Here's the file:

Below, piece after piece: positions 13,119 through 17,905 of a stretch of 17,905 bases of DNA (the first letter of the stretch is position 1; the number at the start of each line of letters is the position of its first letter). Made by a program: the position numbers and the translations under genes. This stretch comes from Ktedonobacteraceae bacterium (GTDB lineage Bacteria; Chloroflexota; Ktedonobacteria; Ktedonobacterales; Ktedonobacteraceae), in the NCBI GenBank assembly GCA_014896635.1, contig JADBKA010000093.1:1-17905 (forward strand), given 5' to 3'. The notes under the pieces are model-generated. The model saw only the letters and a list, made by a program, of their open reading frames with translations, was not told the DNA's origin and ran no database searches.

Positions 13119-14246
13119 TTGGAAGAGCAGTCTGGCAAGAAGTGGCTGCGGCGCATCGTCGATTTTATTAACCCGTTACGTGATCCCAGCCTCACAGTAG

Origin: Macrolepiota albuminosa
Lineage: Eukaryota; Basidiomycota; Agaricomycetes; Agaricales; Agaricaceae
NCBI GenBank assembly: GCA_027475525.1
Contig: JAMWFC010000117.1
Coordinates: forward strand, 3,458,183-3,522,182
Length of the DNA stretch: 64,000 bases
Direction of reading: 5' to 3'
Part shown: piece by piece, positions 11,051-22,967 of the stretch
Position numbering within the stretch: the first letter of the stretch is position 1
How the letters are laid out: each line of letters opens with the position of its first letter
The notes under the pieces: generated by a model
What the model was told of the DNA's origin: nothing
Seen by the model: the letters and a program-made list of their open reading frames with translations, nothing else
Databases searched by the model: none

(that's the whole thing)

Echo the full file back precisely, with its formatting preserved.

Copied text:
Below, piece after piece: positions 13,119 through 17,905 of a stretch of 17,905 bases of DNA (the first letter of the stretch is position 1; the number at the start of each line of letters is the position of its first letter). Made by a program: the position numbers and the translations under genes. This stretch comes from Ktedonobacteraceae bacterium (GTDB lineage Bacteria; Chloroflexota; Ktedonobacteria; Ktedonobacterales; Ktedonobacteraceae), in the NCBI GenBank assembly GCA_014896635.1, contig JADBKA010000093.1:1-17905 (forward strand), given 5' to 3'. The notes under the pieces are model-generated. The model saw only the letters and a list, made by a program, of their open reading frames with translations, was not told the DNA's origin and ran no database searches.

Positions 13119-14246
13119 TTGGAAGAGCAGTCTGGCAAGAAGTGGCTGCGGCGCATCGTCGATTTTATTAACCCGTTACGTGATCCCAGCCTCACAGTAG

Origin: Macrolepiota albuminosa
Lineage: Eukaryota; Basidiomycota; Agaricomycetes; Agaricales; Agaricaceae
NCBI GenBank assembly: GCA_027475525.1
Contig: JAMWFC010000117.1
Coordinates: forward strand, 3,458,183-3,522,182
Length of the DNA stretch: 64,000 bases
Direction of reading: 5' to 3'
Part shown: piece by piece, positions 11,051-22,967 of the stretch
Position numbering within the stretch: the first letter of the stretch is position 1
How the letters are laid out: each line of letters opens with the position of its first letter
The notes under the pieces: generated by a model
What the model was told of the DNA's origin: nothing
Seen by the model: the letters and a program-made list of their open reading frames with translations, nothing else
Databases searched by the model: none